On April 1, The Herald reported that the University suspended its terminal master’s in history. That program had offered a year-long opportunity to earn a master’s degree for students not previously enrolled at the University; now, outside applicants cannot receive a standalone master’s in history degree from Brown. The University’s choice to suspend the program is irresponsible and the justifications for the suspension are flimsy at best — ultimately threatening our institution’s commitment to advancing education in the humanities and further, shutting out voices and perspectives from the study of history.
The University’s decision to suspend the terminal master’s degree rested on misleading assertions about the program’s rigor. Robert Self, chair of history, told The Herald that Brown’s one-year program and lack of professional focus pales in comparison to most of the successful history master’s programs at peer institutions, which are two years long and have strong professional focuses. But despite his claims, both Yale and Penn offer terminal master’s programs with similar courseload requirements to Brown’s now discontinued version. The University requires a minimum of eight courses, while Penn mandates eight and Yale seven. Thus, the University must do more to explain why a year-long program is insufficient given the existence of similar programs at peer institutions.
That said, Harvard, Princeton, Cornell and Dartmouth do not offer terminal master’s degrees in history, and Columbia’s programs are partnered with or based in institutions abroad. But the absence of year-long masters programs at these peer institutions should not compel us to take a step back and instead ought to inspire our university to provide this type of education that may be unavailable elsewhere. As we are taught as undergraduate students at Brown, the study of history is vital in contextualizing the events of today and informing a more equitable and inclusive future. The opportunity to advance one’s education in this area should not be confined to those willing to commit to a PhD program, which is often the only option available to students once a terminal master’s degree ceases to exist. As a school that takes pride in its commitment to liberal arts, it makes sense that Brown should lead the way in offering in-depth, comprehensive and accessible advanced degrees in the humanities.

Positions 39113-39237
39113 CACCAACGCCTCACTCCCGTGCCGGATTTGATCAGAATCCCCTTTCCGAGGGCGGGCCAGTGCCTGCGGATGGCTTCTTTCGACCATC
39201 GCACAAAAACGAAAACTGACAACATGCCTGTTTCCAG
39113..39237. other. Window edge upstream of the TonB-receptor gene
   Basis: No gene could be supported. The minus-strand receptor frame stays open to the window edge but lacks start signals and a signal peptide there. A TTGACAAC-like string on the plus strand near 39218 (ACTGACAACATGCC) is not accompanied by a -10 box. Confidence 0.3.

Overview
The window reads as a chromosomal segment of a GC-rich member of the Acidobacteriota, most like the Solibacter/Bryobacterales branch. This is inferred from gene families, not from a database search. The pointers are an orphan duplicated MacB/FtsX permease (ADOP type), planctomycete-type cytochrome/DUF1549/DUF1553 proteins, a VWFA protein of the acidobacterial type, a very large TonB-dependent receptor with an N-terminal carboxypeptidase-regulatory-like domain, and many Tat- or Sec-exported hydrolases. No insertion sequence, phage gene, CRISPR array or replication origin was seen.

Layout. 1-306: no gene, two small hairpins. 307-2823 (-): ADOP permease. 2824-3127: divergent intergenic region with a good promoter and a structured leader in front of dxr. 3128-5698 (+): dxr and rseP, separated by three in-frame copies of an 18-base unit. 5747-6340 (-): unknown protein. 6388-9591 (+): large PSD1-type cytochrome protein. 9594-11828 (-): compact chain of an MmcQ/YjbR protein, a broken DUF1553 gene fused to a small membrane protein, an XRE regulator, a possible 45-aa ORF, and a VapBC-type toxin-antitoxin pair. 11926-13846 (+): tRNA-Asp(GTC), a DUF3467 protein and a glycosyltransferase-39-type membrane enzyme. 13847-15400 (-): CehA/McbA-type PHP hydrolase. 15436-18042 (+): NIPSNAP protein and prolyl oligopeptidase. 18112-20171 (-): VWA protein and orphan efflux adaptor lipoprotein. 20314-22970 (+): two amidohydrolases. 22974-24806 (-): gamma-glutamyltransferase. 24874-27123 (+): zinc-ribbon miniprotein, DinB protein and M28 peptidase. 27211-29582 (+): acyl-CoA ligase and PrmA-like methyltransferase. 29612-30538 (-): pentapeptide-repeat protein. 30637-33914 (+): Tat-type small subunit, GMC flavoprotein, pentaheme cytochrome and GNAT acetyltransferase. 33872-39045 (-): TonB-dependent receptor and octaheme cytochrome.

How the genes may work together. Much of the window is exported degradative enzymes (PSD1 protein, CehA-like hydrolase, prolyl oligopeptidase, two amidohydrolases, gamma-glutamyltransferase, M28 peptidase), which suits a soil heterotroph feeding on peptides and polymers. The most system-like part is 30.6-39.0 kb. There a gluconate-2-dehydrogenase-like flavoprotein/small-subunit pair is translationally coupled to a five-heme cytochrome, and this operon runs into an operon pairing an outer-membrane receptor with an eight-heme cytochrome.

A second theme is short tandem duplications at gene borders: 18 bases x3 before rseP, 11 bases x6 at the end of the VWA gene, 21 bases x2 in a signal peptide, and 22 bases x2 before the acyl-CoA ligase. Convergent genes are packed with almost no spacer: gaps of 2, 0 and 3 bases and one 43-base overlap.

The University’s second justification for the suspension suggests that the terminal master’s in history does not contain a strong enough professional focus. However, the University’s website for the master’s in history clearly details two tracks in the program: a professional track and an academic track. The professional track includes two skills courses that are meant to help students meet their unique professional goals, while the academic track is designed for students who wish to eventually obtain a PhD. It is confusing why the University would criticize its own program for a focus the program itself seems to prioritize. In order to understand this decision, we, as students, would like to better understand the qualifications of a program with “strong thematic or professional focus,” as Self told to The Herald.